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ISO 22190 pdf free download

ISO 22190-2020 pdf free download.Soil quality一Use of extracts for the assessment of bioavailability of trace elements in soils.
The subdivision in terms of dissolved/actual and potential bioavailabtlity is important, because it broadens the role of the pore water. llioavailable is not only the amount in the pore water, but may include the amount that desorbs during the time an organism is in contact with the soil. Regarding the organisms a “bio-influenced” zone could be deuinedl3l. This zone comprises the pore water and depcnding on the organism, parts of the soil matrix. ConseqLlently, the available amount may have different values. Thus, there could be numerous bioavailabilities depending on the type of target organisms and time scale and, in turn, there could be numerous specific definitions (operational definition).
The bioavailability of trace elements for several organisms (flora and fauna) is regulated by the
concentration and the speciation of trace elements in the water phase and the solid phase of soil
(environmental availability). From a chemical point of view, this concentration can be expressed as
(see ISO 17402):
a) The dissolved concentration and its chemical speciation at ambient conditions, which can be characterised as
1) Free ion (activity);
2) Total concentration dissolved, including inorganic and organic complexes.
b) The amount bound to the soil solid-phase that can re-supply the dissolved concentration when the latter is depleted during repetitive and ongoing uptake processes by organisms, for example the maximum amount that can be released under (predefined) worst-case conditions.
It is noteworthy that this document suggests methods, i.e. soil extracts, based on an equilibrium approach. Indeed, the time course of the different extraction methods is usually long enough to reach the equilibrium between trace elements in the soil solid-phase and the water phase. Consequently, these methods are only suitable for the assessment of the environmental bioavailability when this is driven by soil equilibria rather than by kinetic constraints (non-equilibrium approach).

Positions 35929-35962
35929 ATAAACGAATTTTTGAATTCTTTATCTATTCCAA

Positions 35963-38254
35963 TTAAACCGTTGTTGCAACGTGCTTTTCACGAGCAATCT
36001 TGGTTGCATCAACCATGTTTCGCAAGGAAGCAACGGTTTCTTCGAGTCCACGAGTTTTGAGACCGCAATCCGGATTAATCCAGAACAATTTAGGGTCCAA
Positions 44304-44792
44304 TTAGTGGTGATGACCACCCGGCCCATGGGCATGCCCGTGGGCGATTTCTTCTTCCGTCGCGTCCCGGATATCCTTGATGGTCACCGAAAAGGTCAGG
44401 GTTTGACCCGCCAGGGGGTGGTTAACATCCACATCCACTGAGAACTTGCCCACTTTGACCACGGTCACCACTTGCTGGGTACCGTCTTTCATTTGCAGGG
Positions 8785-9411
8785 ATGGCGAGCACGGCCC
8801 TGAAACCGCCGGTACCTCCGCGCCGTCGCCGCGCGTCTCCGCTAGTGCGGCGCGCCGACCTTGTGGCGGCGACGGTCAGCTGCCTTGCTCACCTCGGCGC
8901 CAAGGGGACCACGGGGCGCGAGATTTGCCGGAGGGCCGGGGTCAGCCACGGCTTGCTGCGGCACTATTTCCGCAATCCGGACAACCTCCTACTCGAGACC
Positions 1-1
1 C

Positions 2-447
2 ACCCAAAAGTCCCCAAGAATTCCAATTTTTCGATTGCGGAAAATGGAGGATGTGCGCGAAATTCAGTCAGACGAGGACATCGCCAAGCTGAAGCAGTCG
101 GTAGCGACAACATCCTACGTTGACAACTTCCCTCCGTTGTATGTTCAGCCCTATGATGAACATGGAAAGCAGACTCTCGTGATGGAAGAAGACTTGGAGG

4.1.2 Neutral extracts for measurement of actual availability (ISO 2 1268-1)
For regulatory purposes simple and cheap methods are required and a simple extraction that simulates the pore water quality is desirable. A neutral aqueous solution (i.e., limiting changes of the soil pH during extraction as much as possible) can be used for this purpose. The concentration of trace element measured in a neutral extract is assumed to reflect the concentration in the pore water [as well as ionic strength, temperature, pH, DOC (Dissolved Organic Carbon)j. These properties may show a variation during the year and can be influenced by external factors (e.g., rain, drought, addition of manure). Extraction of a soil sample with demineralised water may have impact on the soil. For the purpose of estimating the actual availability of trace elements, it is desirable to reduce the influence of external factors and to obtain data that are more independent of the time of sampling. Extraction procedures have been developed using aqueous solutions containing a fixed concentration of a specific salt (neutral extract) in order to simulate the soil pore water.
The stronger the extract (high ionic strength), the higher the amount of trace element released from the soil solid phase. On the other hand, the concentration of extracted DOC is also dependent on the choice of the neutral extract especially the concentration of divalent cations (Ca2) affects DOC. The ratio soil/ extract also affects the DOC concentrationl4l. With a higher amount of DOC extracted, a higher amount of extracted trace elements can be expected, especially trace elements with a high affinity for binding to DOC (e.g. Cu, Pb, Cr).
Originally 0,01 mol/l CaCI2 has been applied as neutral extractant. For several soils this methods reflects the pore water concentrationLILll2JI11i. A concentration of 0,01 mol/l CaCl2 is often higher than can be measured in the pore water and consequently 0,01 mol/l CaCl2 can reduce DOC below concentrations in actual pore water, thereby having an effect on the amount of trace elements dissolved1911101. In this document, the 0,001 mol/l CaCI2 extract (ISO 21268-1) is adopted as the currently most suitable soil extraction method, enabling an estimation of trace element concentration in the water phase with a result close to the actual pore water concentration. Results from this extraction can also be used in geochemical modelling of specific bioavailable trace element species in subsequent tiers of the risk assessment, as indicated in 42.
Although the 0,001 mol/l CaCI2 extraction is adopted in this document as a general procedure to simulate the pore water concentration of trace elements, other neutral solutions have been shown to be suitable for specific purposes (see AnnexA).ISO 22190 pdf download.


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